To celebrate his three year anniversary in the role of CEO with RCSA, Charles Cameron sits down for a chat with Ross Clennett (FRCSA) to talk about what he has achieved and what his aspirations for the organisation are.
Ross: Thanks for accepting the invitation to discuss the past three years as CEO of the RCSA, Charles. Congratulations on making it this far; how are you enjoying the combined challenges of Australia’s political turmoil, a recruitment industry boom and a rec tech explosion?
Charles: Hey Ross, thanks for the invitation to share my thoughts once again! Quite simply,
I love the cut and thrust of this important role and I especially like the challenge of having to get the balance right between digital evolution, populist politics and new ways of doing business in recruitment and staffing. Change is good for the soul mate.
You commenced your role at the RCSA in May 2016 and at the time, it would be fair to say, that member engagement (especially in New Zealand) was not at an all-time high. What indicators give you confidence that the decisions you have made in this area are paying off? What can members expect in this area in the next 12 to 18 months?
Fair call Ross. Our member engagement focus is delivering great results and we have just completed a workshop here at HQ on how to get a ‘live engagement number’ that will be the blood pressure of RCSA. In the meantime we rely on renewal rates among members and Net Promoter Scores (NPS). We hit 98% renewals in NZ last financial year and 93% for Australia. Our NPS last month was around 6 for both countries in individual and corporate membership which has us knocking on ‘excellent’ which is super exciting. But, to be honest, nothing beats sitting around the table with our members at leaders lunches, member visits and events and hearing their renewed passion and pride through the work we have been doing! This stuff gets me out of bed…..and keeps me up late.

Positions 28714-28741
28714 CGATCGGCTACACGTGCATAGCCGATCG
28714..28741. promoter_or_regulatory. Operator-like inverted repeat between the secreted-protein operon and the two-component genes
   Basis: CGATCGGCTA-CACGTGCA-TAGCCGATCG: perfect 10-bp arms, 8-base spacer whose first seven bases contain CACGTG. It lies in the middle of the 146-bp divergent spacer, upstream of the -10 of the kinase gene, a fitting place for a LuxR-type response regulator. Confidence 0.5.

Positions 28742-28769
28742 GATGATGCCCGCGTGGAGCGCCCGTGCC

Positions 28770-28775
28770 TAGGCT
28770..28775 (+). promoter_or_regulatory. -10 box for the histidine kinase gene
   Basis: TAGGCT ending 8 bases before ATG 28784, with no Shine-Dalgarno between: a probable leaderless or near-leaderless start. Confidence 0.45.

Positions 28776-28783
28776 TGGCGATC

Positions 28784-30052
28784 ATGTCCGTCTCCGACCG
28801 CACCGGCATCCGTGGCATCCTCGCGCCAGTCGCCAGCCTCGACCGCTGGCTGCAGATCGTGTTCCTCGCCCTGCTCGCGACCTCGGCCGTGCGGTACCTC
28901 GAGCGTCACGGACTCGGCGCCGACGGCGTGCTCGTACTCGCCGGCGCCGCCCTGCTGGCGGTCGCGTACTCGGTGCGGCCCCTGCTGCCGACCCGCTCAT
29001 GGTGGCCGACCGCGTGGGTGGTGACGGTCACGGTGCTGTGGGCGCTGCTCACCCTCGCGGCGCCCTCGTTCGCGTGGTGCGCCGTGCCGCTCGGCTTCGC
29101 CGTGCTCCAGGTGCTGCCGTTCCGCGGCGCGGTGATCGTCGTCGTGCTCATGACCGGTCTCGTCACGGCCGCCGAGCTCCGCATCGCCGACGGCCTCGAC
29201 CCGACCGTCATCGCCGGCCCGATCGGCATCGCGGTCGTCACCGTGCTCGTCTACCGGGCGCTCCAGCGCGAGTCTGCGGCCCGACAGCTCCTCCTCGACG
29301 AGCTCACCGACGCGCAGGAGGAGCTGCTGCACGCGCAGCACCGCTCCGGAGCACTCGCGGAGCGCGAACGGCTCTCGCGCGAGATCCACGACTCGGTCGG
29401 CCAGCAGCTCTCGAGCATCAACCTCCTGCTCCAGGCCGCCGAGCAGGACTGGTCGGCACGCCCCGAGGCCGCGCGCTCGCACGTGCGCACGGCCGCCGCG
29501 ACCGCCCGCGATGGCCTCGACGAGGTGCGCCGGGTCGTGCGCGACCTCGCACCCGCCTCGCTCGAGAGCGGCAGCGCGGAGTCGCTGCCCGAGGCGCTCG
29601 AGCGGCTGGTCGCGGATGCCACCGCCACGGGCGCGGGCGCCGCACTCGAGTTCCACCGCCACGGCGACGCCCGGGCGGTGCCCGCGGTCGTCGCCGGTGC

Labour hire licensing is a very big change for our industry. What’s your best advice to members in helping them see opportunities in labour licensing, given it’s clearly here to stay.
You may recall I’m a big believer that ‘good comes out of bad’ and this is another example of that. Labour hire licensing would be quite good if it was pure but, to be honest, I don’t trust how it will be used by certain political parties down the track to demonise our industry. What the licensing does do is allow us to focus on what a true professional looks like. We built www.staffsure.org to help define the professionals even further and this is going really well with Coles and Woolworths building it in to their ethical procurement processes. I’d encourage firms to be louder and prouder than ever before about their professional status and flood us with stories of ambition, success and upward mobility of candidates and workers who benefit from what we do.
It seems to me that members of parliament, from all over the country and from both sides of the political spectrum, have little knowledge or understanding of our industry and the important economic role that it plays in the efficient functioning of the national economy. What have been your observations from three years of representing the industry in the halls of power and what reasons do we have (if any!) to be optimistic that things are changing for the better?
Spot on Ross and, to be honest, I’m not sure that it will change if don’t get vocal and more sophisticated in what we do to communicate this. We are not alone here, either by industry or country. Business is another pawn in the populist political game these days and, to be honest, we need to stop relying so much on them to promote us. That is why we created a campaign fund to build a ca